In addressing biodiversity, Europe must also look beyond its own borders. High per-capita consumption is ultimately an underlying cause for many of the drivers causing biodiversity loss; and in today's increasingly globalised economy, international trade chains accelerate habitat degradation far away from the place of consumption. Consequently, European efforts to halt biodiversity loss should ensure that pressures are not transferred to other parts of the world thereby exacerbating global biodiversity loss.

Land use is a major factor influencing the distribution and functioning of ecosystems and thus the delivery of ecosystem services. The degradation, fragmentation and unsustainable use of land is jeopardising the provision of several key ecosystem services, threatening biodiversity, and increasing Europe's vulnerability to climate change and natural disasters.

It is also exacerbating soil degradation and desertification. Soil contamination and soil sealing are also persistent problems EU, Urbanisation is the dominant trend in European land-use change, and in combination with land abandonment and intensification of agricultural production this is leading to a decline in the area of natural and semi-natural habitats. In place of these natural and semi-natural habitats come commercial, industrial, mining, or construction sites, a change referred to as land take.

Urbanisation also means that those natural and semi-natural habitats that remain are increasingly fragmented by built-up areas and transport infrastructure. This also affects the ability of ecosystems to provide services, and to provide viable habitats for species EU, see also Section 4. As these land-cover types are substituted to varying degrees by impervious cover, this affects the provision of important services provided by soils, such as the storing, filtering, and transforming of substances such as nutrients, contaminants, and water.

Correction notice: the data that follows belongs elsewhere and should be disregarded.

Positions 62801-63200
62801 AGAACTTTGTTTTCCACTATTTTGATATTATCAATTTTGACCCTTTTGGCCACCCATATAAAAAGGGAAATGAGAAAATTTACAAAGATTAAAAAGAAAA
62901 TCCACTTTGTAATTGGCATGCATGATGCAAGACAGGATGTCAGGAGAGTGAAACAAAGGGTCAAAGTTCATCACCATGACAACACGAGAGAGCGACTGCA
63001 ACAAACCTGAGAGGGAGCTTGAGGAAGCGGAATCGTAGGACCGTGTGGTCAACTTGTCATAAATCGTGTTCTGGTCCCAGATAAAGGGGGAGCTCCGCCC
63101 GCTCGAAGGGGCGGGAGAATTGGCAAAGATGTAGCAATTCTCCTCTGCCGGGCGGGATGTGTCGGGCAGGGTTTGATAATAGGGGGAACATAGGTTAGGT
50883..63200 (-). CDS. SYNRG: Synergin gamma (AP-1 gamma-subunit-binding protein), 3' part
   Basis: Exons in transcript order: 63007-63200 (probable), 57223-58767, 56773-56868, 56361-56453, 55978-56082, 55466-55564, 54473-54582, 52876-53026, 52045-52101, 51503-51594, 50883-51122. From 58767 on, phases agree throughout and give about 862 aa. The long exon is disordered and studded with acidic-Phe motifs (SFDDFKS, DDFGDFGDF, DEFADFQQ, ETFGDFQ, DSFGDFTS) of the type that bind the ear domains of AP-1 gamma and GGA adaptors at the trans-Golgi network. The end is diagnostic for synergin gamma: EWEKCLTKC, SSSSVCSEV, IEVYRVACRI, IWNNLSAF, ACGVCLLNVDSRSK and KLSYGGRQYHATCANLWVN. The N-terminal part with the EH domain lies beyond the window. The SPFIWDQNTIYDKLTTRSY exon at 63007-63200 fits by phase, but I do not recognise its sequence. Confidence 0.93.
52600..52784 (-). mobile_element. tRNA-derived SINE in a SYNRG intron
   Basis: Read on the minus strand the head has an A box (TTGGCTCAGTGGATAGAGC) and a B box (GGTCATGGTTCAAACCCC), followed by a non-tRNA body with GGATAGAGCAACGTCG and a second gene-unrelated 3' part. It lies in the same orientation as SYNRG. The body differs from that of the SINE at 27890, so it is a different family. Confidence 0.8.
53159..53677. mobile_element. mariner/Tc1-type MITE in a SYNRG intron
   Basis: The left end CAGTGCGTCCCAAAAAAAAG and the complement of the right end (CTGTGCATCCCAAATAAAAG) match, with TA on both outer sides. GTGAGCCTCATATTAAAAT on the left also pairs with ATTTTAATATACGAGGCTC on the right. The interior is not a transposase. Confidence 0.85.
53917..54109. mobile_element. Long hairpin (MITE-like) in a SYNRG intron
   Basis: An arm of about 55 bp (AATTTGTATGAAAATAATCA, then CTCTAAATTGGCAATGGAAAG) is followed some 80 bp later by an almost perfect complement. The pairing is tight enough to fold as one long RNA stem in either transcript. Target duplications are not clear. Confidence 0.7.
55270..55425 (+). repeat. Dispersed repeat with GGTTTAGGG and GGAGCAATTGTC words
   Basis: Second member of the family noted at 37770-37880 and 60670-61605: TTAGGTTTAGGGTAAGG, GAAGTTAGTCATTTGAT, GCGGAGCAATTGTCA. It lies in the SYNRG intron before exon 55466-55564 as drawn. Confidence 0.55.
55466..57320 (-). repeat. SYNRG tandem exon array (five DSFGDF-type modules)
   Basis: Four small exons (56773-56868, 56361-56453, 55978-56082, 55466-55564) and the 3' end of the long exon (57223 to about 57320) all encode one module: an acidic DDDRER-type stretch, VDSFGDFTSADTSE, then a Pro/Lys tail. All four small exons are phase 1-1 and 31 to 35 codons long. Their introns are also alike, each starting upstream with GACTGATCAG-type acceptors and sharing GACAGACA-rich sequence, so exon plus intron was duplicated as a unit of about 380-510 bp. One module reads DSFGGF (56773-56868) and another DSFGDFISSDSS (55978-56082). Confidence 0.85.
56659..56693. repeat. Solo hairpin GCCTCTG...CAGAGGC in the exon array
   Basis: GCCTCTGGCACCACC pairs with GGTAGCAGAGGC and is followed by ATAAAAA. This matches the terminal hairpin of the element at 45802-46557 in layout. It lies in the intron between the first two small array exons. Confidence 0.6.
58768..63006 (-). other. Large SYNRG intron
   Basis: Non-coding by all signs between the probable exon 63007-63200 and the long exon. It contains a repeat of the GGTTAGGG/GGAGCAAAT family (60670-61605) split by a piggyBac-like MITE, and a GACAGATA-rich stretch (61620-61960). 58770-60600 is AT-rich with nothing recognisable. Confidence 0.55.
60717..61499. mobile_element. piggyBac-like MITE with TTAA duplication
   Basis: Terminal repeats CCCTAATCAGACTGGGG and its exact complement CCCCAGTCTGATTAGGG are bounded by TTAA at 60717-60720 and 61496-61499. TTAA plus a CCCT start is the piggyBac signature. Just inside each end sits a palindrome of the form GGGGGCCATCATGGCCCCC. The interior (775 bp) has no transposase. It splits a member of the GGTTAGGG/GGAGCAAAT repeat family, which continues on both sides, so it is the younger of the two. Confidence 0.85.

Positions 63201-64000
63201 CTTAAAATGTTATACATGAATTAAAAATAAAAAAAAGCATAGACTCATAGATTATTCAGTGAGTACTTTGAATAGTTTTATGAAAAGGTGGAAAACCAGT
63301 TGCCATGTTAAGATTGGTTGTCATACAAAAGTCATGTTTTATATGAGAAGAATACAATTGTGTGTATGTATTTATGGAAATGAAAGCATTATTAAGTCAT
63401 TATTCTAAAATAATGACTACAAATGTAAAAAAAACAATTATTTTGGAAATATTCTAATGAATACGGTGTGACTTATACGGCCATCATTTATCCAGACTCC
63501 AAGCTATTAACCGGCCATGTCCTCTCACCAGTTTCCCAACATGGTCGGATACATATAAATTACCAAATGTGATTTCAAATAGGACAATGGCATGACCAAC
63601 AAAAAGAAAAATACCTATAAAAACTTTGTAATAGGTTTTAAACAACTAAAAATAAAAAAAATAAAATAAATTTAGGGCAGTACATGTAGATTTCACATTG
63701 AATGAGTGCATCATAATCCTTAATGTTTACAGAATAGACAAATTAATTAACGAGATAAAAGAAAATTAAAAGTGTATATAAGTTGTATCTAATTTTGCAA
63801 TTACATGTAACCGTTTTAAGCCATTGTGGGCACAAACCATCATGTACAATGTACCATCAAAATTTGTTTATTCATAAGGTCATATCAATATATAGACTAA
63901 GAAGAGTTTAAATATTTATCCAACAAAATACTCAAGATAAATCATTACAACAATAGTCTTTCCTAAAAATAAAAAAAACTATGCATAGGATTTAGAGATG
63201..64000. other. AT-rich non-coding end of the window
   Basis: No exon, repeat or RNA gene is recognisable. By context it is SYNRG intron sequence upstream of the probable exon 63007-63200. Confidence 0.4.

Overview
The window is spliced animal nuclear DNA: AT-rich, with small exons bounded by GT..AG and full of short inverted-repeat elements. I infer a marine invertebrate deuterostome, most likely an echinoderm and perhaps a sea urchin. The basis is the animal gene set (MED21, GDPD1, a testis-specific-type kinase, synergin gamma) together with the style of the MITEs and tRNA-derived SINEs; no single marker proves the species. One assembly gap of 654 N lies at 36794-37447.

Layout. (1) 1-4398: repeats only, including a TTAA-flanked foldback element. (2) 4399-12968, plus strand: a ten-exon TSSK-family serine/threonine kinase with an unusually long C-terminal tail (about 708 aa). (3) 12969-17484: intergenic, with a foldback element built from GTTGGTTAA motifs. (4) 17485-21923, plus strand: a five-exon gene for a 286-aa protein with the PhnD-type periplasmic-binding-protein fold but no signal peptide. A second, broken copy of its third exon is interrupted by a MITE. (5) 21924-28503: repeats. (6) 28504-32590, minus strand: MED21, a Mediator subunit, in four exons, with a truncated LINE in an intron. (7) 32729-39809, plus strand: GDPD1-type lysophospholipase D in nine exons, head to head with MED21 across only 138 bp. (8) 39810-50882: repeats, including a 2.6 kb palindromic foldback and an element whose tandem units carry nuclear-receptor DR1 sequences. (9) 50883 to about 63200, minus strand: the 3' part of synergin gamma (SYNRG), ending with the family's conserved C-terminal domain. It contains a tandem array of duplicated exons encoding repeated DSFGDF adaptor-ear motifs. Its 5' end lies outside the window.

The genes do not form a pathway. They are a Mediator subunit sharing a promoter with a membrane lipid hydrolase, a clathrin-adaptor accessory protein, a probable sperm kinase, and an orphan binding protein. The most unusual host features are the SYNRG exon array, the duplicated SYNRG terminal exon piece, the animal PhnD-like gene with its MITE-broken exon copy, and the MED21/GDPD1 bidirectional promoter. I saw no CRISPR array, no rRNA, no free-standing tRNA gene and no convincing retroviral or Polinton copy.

Land take is a long-term change, which is difficult or costly to reverse. It is now becoming evident that there are complex trade-offs between land-use patterns, the environmental pressures generated by that land use, and social and economic needs Map 3.

There has been a variety of commitments on land use at both international and national level. EU policy also calls for targets to be set for sustainable use of land and soil EU, The European Commission is currently preparing a communication on land as a resource. It has indicated that its aim is to unify these commitments on land use and spatial planning into a coherent policy that takes into account the respective competencies of the European Union and its Member States. In order to avoid increases in land take, incentives for land recycling and compact urban development may be worth pursuing.

Adopting a landscape perspective and green infrastructure approaches which embrace an area's physical characteristics and the ecosystem services it provides is a useful way to foster integration between different policy areas. This can also help address fragmentation and manage trade-offs. The policy areas of agriculture and spatial planning are especially suited to integration of this sort, as there are strong interactions between agricultural land-use and European and global environmental processes.

The main aim of European and national water policy is to ensure that throughout Europe, a sufficient quantity of good-quality water is available for people's needs and for the environment. In , the Water Framework Directive established a framework for the management, protection and improvement of the quality of water resources across the EU. Its main objective is that all surface water and groundwater should hold good status by unless there are grounds for exemption. Achieving good status means meeting certain standards for the ecology, chemistry, morphology and quantity of waters.

Water quantity and quality are closely linked. In , the 'Blueprint to Safeguard Europe's Water Resources' stressed that a key element of meeting the standard of good status is ensuring that there is no over-exploitation of water resources EC, b. The plans covered the period —, with the second set of River Basin Management Plans covering the period — due for finalisation in Over the last few years, European countries that are not EU Member States have developed similar river basin activities to those introduced by the Water Framework Directive Box 3.

In these countries outside the EU, a large proportion of waters are affected by similar pressures as those identified by the EU River Basin Management Plans. Many of the West Balkan river basins are heavily affected by hydromorphological alterations and pollution from municipal, industrial, and agrochemical sources.

Conservation & Natural Resources Advisory Council (CNRAC)